Image SEO: Keep Those Photos Above the Fold

Filed in SEO by Matt McGee on March 12, 2009 9 Comments

smx logo“Tapping Into Image Search” was one of the sessions I moderated last month at SMX West. We had a couple marketers on the panel, along with reps from Google and Yahoo. It was on day two of the conference, and several times later that day and on day three, I had people tell me it was their favorite session of the show. The information presented both from the search engines and the marketers was really good — lots of actionable tips about taking advantage of image search.

I just put one of those tips into action and want to share this with you. Peter Linsley of Google specifically suggested that images should be above the fold on your page.

On the U2 site that I manage, our news system places photos at the bottom of stories. So, unless it’s a really short article, the image will always be below the fold. Last night, one of our staffers covered a private U2 gig in Boston. We posted the story today, along with a great photo of the band on stage. Here’s the article. (link will open in a new window)

Since our system also doesn’t create thumbnails, I used the cheesy, bad-webmaster method of just resizing the photo and placing the smaller version above the fold at the top of the story. Have a look at how Google News treated our story:

images

We never get the extra thumbnail when we just have our images at the end of the stories we publish, but by putting a picture above the fold as Peter suggested, our listing on Google News and in Google News Alerts (email) looks much more attractive and eye-catching than listings from more well-known publications.

This isn’t exactly what Peter was talking about — he was referring to Google Image Search. But this shows that the same rule applies on other Google properties, too. Images above the fold can be a great way to get your listings to stand out on Google News and Alerts.

By the way, Peter recently made a video version of his presentation. You can watch it on YouTube.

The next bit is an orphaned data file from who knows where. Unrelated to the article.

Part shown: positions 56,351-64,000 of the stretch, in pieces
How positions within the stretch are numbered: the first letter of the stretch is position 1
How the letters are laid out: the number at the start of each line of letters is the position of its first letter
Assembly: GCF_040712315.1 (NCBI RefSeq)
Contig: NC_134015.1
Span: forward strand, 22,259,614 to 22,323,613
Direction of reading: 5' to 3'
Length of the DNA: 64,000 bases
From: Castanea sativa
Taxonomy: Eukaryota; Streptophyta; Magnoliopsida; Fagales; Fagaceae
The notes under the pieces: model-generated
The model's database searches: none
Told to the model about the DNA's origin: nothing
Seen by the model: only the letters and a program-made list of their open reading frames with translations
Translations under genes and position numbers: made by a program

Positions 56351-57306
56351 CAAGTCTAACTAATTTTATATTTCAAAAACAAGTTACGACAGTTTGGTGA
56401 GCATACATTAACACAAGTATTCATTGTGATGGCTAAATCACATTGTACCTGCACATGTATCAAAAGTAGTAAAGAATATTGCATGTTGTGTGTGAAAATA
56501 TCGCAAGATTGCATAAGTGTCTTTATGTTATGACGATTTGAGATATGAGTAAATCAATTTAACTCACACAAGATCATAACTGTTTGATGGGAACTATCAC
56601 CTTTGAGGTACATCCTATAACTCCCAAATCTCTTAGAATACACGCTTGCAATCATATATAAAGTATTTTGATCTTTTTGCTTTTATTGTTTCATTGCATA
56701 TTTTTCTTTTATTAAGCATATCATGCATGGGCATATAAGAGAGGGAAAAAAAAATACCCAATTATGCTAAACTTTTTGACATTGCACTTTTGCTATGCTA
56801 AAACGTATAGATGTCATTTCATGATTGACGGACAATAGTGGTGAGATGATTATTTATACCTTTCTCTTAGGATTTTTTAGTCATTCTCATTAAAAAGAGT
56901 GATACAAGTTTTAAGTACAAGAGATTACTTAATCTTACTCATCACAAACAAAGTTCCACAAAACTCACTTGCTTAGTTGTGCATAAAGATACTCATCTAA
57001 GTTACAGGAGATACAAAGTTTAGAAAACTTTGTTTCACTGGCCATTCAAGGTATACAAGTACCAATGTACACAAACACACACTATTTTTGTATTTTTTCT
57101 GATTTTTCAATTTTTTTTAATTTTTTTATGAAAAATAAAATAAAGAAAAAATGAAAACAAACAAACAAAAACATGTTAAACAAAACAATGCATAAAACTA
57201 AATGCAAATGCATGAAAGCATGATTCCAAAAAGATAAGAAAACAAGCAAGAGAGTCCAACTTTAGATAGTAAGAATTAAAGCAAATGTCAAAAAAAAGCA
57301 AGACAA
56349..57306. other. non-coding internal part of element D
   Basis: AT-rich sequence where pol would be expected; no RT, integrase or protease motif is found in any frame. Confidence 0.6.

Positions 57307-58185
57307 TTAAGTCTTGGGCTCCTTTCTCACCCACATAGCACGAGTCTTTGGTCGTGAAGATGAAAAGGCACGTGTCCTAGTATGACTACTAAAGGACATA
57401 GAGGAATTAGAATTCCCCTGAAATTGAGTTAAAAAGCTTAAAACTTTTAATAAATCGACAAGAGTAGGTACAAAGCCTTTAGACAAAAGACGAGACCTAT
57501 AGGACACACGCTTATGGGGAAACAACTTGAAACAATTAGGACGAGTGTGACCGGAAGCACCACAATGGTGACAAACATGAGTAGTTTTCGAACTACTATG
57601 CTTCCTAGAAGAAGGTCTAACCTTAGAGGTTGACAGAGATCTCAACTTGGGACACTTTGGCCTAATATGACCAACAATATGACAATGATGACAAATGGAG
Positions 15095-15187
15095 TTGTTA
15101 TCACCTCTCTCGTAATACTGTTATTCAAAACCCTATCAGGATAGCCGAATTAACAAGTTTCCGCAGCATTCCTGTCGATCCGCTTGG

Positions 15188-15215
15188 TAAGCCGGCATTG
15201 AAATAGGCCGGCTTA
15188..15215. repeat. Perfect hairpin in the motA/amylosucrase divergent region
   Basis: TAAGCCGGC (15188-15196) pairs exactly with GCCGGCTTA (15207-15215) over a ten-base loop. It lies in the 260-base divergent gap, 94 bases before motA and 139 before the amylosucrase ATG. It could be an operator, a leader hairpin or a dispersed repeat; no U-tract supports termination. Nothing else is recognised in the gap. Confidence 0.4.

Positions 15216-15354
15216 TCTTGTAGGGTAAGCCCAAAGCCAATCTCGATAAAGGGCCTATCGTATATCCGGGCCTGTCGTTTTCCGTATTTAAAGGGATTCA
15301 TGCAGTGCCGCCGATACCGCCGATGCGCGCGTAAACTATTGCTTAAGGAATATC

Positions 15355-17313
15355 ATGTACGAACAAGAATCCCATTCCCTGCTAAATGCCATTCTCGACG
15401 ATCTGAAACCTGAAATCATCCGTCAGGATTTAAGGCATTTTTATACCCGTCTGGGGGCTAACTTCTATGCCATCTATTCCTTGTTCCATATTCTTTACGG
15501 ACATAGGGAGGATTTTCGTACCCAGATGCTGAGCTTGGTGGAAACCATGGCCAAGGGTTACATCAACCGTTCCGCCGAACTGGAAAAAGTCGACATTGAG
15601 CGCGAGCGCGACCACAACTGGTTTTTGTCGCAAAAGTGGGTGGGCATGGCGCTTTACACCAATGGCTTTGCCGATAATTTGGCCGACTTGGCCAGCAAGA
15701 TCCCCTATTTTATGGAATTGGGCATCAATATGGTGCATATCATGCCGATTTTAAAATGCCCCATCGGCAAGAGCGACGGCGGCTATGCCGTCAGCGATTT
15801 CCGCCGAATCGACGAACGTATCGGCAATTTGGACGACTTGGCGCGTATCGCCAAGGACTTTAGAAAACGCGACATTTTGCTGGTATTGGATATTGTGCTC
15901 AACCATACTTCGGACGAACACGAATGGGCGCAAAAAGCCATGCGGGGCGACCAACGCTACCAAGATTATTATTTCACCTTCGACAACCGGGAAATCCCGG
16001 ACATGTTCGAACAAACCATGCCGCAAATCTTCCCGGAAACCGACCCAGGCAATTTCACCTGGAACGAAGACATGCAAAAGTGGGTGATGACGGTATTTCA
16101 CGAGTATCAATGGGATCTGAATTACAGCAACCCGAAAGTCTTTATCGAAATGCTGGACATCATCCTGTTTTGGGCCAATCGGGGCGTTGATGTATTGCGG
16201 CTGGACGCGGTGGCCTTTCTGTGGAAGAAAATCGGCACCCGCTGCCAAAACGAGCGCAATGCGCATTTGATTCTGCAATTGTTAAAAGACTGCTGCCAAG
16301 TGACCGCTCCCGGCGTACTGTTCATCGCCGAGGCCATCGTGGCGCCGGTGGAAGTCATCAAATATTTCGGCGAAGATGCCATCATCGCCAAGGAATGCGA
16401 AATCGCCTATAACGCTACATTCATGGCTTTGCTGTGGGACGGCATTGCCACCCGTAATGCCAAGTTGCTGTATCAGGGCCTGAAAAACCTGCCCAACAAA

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  1. SearchCap: The Day In Search, March 12, 2009 | March 12, 2009
  1. That’s a great case study example of optimization- Now I noticed that that image was hosted on your own site, but Chris Silver Smith at that same panel suggested using Flickr or other hosting for images… What are your thoughts and why didn’t you do that with your article?

  2. Matt McGee says:

    Well, we do use Flickr, too:

    http://www.flickr.com/photos/atu2com/sets/72157615128933594/

    We have 41 photos in that set. So, in this case, I could’ve done the same thing with one of the Flickr thumbnails. But I’m not sure if the result would’ve been the same. I think Google would prefer to embed a thumbnail stored on the same domain. Might be something worth investigating.

  3. Karl Foxley says:

    This is a great insightful article.

    Why is it recommended that you use Flickr for hosting your images?

    Thanks

    Karl

  4. Matt McGee says:

    Flickr has an enormous traffic base, so you can get traffic. And the photo pages are very SEO-friendly if you pay attention to the details — Flickr photos often rank well in search engine results.

  5. Karl Foxley says:

    Hi Matt,

    Thank you for taking the time to answer. I guessed that would be the answer but wondered if I had missed something… ;)

    Keep the great info coming.

    Karl

  6. I think you always want to get the best quality information above the fold that you want your audience to see. if they enjoy your site and want to see more they will scroll.

  7. Matt McGee says:

    An SEO company posting screenshots of Google rankings on Flickr? Sounds like a good way to get an account banned. If you actually read the article, you’d know it’s about joining the community and becoming a valuable contributor to the community. I don’t see how posting Google ranking screenshots does that.

  8. Jason says:

    Would you want to host all of your pictures on Flickr. What about the Google image search is that good for SEO?

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